In the STEPS, fossil fuel demand plateaus in the 2030s. More ambitious public policy is contained in the ‘announced pledges scenario’ (APS), which causes oil demand to peak in the 2020s. This scenario assumes enhanced Nationally Determined Contributions (NDCs) in the COP framework, to limit temperature rise to 2 degrees C by end of this century. But this falls far short of the climate security offered by the NZE.
Much of the WEO-2021 report is aimed at closing this gap, showing the shortfalls that might be made up at Glasgow, to actually achieve net-zero emissions in 2050. Currently, announced pledges fill close to 20% of the space between the base case of stated policies and the aspirational NZE.
The report looks at the gap in the power sector and in each end-use sector: industry, transport, and buildings. Hydrogen plays an important role in each.
Intervention needed now
Electricity sector decarbonization gives the biggest boost in the NZE scenario in the next ten years. Energy efficiency and avoided demand are central, too. And across all sectors, clean energy innovation must occur to achieve the Paris goal. Low carbon fuels and hydrogen electrolyzers are considered ‘key technology areas’ in the IEA’s roadmap.
For hydrogen, the WEO-2021 report emphasizes the need to test technologies and build enabling infrastructure during the 2020s, even though their significant impact on emissions will not occur until after 2030. Thus, in the APS and NZE scenarios, the actual amount of low-carbon hydrogen-based fuels in 2030 is quite small, making up less than 1.5% of total final consumption by 2030 (up from almost nothing today). But progress to 2030 will be critical for their later success.
But more policy support is needed now, the IEA asserts, with a great expansion of policies to support the development of hydrogen-based fuels. Concerted policy and regulatory interventions must begin to lay the groundwork now for hydrogen, to eventually lower production costs and expand use after 2030.
Creating markets to spur innovation
With the technology and infrastructure in place, the market for low-carbon hydrogen expands exponentially in the years after 2030, according to the IEA’s net-zero emissions roadmap. The supply of hydrogen and hydrogen-based fuels from low-carbon sources expands sixfold from today’s levels to become a remarkable 10% of total final energy consumption in 2050. Their use extends throughout the energy sector.
Getting to that result will require a massive investment in the next ten years. According to data in the IEA’s Global Hydrogen Review 2021 report, also released in October, about USD 37 billion has been committed to clean H2 by countries with hydrogen strategies. An investment of USD 300 billion has been announced by companies. However, according to the IEA, the level of public and private investment will need to reach USD 1.2 trillion by 2030 for hydrogen to achieve its contribution to net zero emissions by 2050.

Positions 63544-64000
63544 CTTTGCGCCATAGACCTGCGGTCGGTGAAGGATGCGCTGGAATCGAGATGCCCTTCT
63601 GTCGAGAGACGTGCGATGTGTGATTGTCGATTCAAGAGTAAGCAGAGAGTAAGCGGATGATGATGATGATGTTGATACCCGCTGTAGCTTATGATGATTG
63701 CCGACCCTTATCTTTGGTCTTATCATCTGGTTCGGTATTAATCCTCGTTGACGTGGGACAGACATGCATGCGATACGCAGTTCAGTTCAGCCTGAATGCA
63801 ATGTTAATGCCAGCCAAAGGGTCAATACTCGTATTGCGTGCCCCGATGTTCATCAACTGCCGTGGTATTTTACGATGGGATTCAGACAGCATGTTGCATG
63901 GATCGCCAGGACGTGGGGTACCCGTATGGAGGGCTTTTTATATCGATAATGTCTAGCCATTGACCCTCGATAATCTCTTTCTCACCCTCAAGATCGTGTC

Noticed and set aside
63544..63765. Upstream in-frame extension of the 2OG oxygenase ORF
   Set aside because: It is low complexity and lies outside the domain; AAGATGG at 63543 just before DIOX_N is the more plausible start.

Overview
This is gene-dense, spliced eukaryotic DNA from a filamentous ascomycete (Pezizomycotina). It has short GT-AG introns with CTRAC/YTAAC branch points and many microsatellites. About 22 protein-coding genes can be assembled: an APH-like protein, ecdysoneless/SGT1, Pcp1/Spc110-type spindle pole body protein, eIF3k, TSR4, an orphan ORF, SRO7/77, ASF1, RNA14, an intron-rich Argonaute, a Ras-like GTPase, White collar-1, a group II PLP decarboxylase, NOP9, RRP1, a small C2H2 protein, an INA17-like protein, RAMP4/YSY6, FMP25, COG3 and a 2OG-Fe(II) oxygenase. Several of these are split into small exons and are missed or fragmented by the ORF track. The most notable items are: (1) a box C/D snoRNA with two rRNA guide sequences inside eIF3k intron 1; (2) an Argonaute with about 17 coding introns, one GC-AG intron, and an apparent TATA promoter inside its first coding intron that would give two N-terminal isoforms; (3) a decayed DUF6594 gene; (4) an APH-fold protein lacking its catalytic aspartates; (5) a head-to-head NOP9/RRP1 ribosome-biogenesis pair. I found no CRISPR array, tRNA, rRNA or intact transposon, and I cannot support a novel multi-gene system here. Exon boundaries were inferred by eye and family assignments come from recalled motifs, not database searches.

From this, it appears that the big project announcements of the past two years, while important, are only part of the equation. They have directed a lot of attention toward efforts to produce low-carbon hydrogen in large quantities. What is also needed, however, are policies to increase demand and vastly expand the market for clean hydrogen.
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Therefore what COP 26 should bring forth are much broader commitments to policies designed to create demand and thereby spur major investment in innovation. Such demand creation will encompass a wide variety of policy instruments, including carbon prices, auctions, quotas, mandates, and procurement requirements. Governments will have to impose standards, incentives, and rules to create markets. For example, they might set specific dates and deadlines for low-carbon and even non-carbon steel production and other industrial products.
These kinds of measures have not been widely applied or even discussed. But their great use would be to create investor confidence, to know that markets for hydrogen-based fuels and for the innovative technologies required to produce them at competitive prices will be there.
A widespread commitment to policies to scale up hydrogen demand would be a major achievement of COP 26. These could greatly lower the cost of clean H2 technologies worldwide, laying the basis for a rapid expansion of production in the coming decades. What happens in Glasgow could make or break the pivotal decade.
By Alan Mammoser for Oilprice.com